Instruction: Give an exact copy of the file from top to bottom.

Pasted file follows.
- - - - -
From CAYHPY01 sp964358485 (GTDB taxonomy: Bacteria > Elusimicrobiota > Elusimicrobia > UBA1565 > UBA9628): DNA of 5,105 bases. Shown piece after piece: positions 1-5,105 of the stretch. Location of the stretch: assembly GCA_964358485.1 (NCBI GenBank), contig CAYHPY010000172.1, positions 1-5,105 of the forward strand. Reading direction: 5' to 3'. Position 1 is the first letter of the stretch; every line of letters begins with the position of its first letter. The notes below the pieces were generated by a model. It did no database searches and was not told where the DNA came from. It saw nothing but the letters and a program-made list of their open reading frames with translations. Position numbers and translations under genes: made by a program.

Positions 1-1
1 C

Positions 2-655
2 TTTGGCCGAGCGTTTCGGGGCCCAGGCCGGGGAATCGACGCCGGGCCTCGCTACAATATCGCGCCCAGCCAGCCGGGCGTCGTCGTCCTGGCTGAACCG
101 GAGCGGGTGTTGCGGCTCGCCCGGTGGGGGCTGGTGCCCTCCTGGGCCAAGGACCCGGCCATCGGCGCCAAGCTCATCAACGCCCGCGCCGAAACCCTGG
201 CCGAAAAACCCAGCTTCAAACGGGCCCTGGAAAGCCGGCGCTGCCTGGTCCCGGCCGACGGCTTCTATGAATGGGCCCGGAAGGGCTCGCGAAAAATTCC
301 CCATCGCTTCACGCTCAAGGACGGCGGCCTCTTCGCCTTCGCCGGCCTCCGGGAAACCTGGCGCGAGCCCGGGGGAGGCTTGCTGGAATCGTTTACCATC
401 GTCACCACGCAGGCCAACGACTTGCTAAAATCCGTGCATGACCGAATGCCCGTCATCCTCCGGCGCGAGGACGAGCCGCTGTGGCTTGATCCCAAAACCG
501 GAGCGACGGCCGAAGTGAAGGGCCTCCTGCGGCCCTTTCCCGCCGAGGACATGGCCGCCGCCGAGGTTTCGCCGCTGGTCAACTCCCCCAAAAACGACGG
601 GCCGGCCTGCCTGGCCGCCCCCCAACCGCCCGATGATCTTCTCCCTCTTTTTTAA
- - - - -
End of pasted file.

From CAYHPY01 sp964358485 (GTDB taxonomy: Bacteria > Elusimicrobiota > Elusimicrobia > UBA1565 > UBA9628): DNA of 5,105 bases. Shown piece after piece: positions 1-5,105 of the stretch. Location of the stretch: assembly GCA_964358485.1 (NCBI GenBank), contig CAYHPY010000172.1, positions 1-5,105 of the forward strand. Reading direction: 5' to 3'. Position 1 is the first letter of the stretch; every line of letters begins with the position of its first letter. The notes below the pieces were generated by a model. It did no database searches and was not told where the DNA came from. It saw nothing but the letters and a program-made list of their open reading frames with translations. Position numbers and translations under genes: made by a program.

Positions 1-1
1 C

Positions 2-655
2 TTTGGCCGAGCGTTTCGGGGCCCAGGCCGGGGAATCGACGCCGGGCCTCGCTACAATATCGCGCCCAGCCAGCCGGGCGTCGTCGTCCTGGCTGAACCG
101 GAGCGGGTGTTGCGGCTCGCCCGGTGGGGGCTGGTGCCCTCCTGGGCCAAGGACCCGGCCATCGGCGCCAAGCTCATCAACGCCCGCGCCGAAACCCTGG
201 CCGAAAAACCCAGCTTCAAACGGGCCCTGGAAAGCCGGCGCTGCCTGGTCCCGGCCGACGGCTTCTATGAATGGGCCCGGAAGGGCTCGCGAAAAATTCC
301 CCATCGCTTCACGCTCAAGGACGGCGGCCTCTTCGCCTTCGCCGGCCTCCGGGAAACCTGGCGCGAGCCCGGGGGAGGCTTGCTGGAATCGTTTACCATC
401 GTCACCACGCAGGCCAACGACTTGCTAAAATCCGTGCATGACCGAATGCCCGTCATCCTCCGGCGCGAGGACGAGCCGCTGTGGCTTGATCCCAAAACCG
501 GAGCGACGGCCGAAGTGAAGGGCCTCCTGCGGCCCTTTCCCGCCGAGGACATGGCCGCCGCCGAGGTTTCGCCGCTGGTCAACTCCCCCAAAAACGACGG
601 GCCGGCCTGCCTGGCCGCCCCCCAACCGCCCGATGATCTTCTCCCTCTTTTTTAA